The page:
Feb. 19--BLOUNTVILLE, Tenn. -- Tri-Cities Regional Airport officials said Wednesday they might have to find someone else to manage their private plane services after two days of mediations with Tri-City Aviation fell through.
"That will be something the [Airport Commission] may have to look at," said Patrick Wilson, the airport's executive director.
Wilson and Tri-City Aviation attorney Jerry Laughlin said Wednesday they could not discuss the negotiations, which happened in January and February, because they signed a confidentiality agreement before the talks started.
The mediation stemmed from discussions Wilson had with airport commissioners in October 2008 about how he thought Tri-City Aviation was failing to meet certain benchmarks in its lease with the airport.
"The commission will need to decide what it will do," Laughlin said, adding that the mediations were designed to let Wilson and the airport staff adjust the terms of the lease or end the agreement all together.
Tri-City Aviation has handled the airport's general aviation services for the past 38 years. Those services account for about 68 percent of the airport's total operations, Wilson told airport commissioners Oct. 14, while outlining his concerns with Tri-City Aviation's performance.
According to the minutes of that meeting, Wilson said the airport's general aviation services dropped by 32 percent from 2002 to October 2008, and the number of aircraft based at the airport's general aviation terminal dropped by about 35 percent during that six-year period.
Wilson also told commissioners that Tri-City Aviation failed to meet several benchmarks in the 15-year lease the two parties signed in 2002.
Among them, Tri-City Aviation agreed to make $750,000 worth of improvements to the terminal by March 2008 but missed that goal by $184,500.
Wilson also said the company failed to spend $30,000 on marketing the airport and its services, and did not file adequate financial reports.
Tri-City also started charging a $50 ramp fee the commission never authorized, Wilson said, adding that many pilots were avoiding the airport because of the fee.
Also at that meeting, Tri-City Aviation owner Donald Carter defended his company and its management of the airport's general aviation terminal. According to the minutes, Carter said Wilson told him to limit the spending on airport improvements to $504,000 but could not say "where that figure came from."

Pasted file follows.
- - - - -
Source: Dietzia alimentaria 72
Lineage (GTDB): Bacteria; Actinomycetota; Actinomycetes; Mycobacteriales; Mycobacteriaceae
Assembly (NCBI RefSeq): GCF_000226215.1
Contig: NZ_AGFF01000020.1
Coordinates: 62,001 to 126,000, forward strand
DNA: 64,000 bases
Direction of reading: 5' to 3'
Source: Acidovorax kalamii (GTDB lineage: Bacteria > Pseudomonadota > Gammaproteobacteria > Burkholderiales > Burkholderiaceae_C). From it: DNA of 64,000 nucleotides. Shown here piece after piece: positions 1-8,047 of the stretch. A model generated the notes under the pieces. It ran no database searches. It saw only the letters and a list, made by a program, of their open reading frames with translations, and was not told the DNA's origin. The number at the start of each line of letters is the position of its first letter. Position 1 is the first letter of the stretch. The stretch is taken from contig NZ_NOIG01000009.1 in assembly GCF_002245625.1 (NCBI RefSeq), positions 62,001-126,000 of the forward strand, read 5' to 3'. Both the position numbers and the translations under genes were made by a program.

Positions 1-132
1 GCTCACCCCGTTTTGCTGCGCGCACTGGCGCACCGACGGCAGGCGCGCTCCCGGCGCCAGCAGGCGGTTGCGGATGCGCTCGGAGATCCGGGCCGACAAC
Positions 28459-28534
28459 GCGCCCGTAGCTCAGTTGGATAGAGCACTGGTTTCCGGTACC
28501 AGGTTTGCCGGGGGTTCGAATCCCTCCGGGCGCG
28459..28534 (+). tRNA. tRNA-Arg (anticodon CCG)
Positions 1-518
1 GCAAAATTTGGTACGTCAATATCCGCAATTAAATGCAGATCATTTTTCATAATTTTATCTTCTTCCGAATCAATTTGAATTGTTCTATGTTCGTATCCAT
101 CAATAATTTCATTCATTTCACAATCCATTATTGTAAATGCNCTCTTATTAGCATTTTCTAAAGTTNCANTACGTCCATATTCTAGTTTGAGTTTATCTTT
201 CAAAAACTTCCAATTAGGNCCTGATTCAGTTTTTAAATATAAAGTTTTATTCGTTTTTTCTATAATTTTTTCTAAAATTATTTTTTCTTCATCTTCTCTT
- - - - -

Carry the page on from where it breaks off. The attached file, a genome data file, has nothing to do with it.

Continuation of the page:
Carter also said Tri-City Aviation's accountant was ill and could not file the financial reports on time. Wilson also blocked Carter's plan to sell his business to a Nashville-based group, Carter told airport commissioners.
Carter then asked commissioners to let him and Wilson settle their differences during a closed-door mediation. Commissioners agreed with the request and on Oct. 23 told Wilson to go ahead with the talks.
According to the minutes of the meeting, Wilson was told to end the airport's relationship with Tri-City Aviation if the two parties could not reach an agreement during the mediations.
On Tuesday, Carter sent a letter to airport commissioners that repeated many of the arguments he brought up Oct. 14 and notified them of his decision to end the negotiations after only two days. Carter also said in the letter that general aviation services across the country had been on a steep decline since Sept. 11 and it was perfectly normal to charge a $50 ramp fee for general aviation flights at a publicly owned airport.
In the letter, Carter asked that airport commissioners give him at least 20 minutes at their Feb. 26 meeting to plead his case further.
Tri-City Aviation staff referred further comment to their attorney.
"We would welcome the opportunity to discuss the resolution of any disagreements we have with them," Laughlin said, adding he hopes to discuss the situation at the commission's next meeting Feb. 26. "Hopefully they will allow us that opportunity."
Annexing the 1,100-acre aviation facility means the city will benefit from additional tax revenue.
Airport officials want to expand the 5,302-foot runway by more than 300 feet to make the airport more attractive to crosscountry jets stopping for fuel.
The airport's agreement with its current consultant, Gale Associates Inc., has expired and it must submit grant applications to the FAA by May 1.
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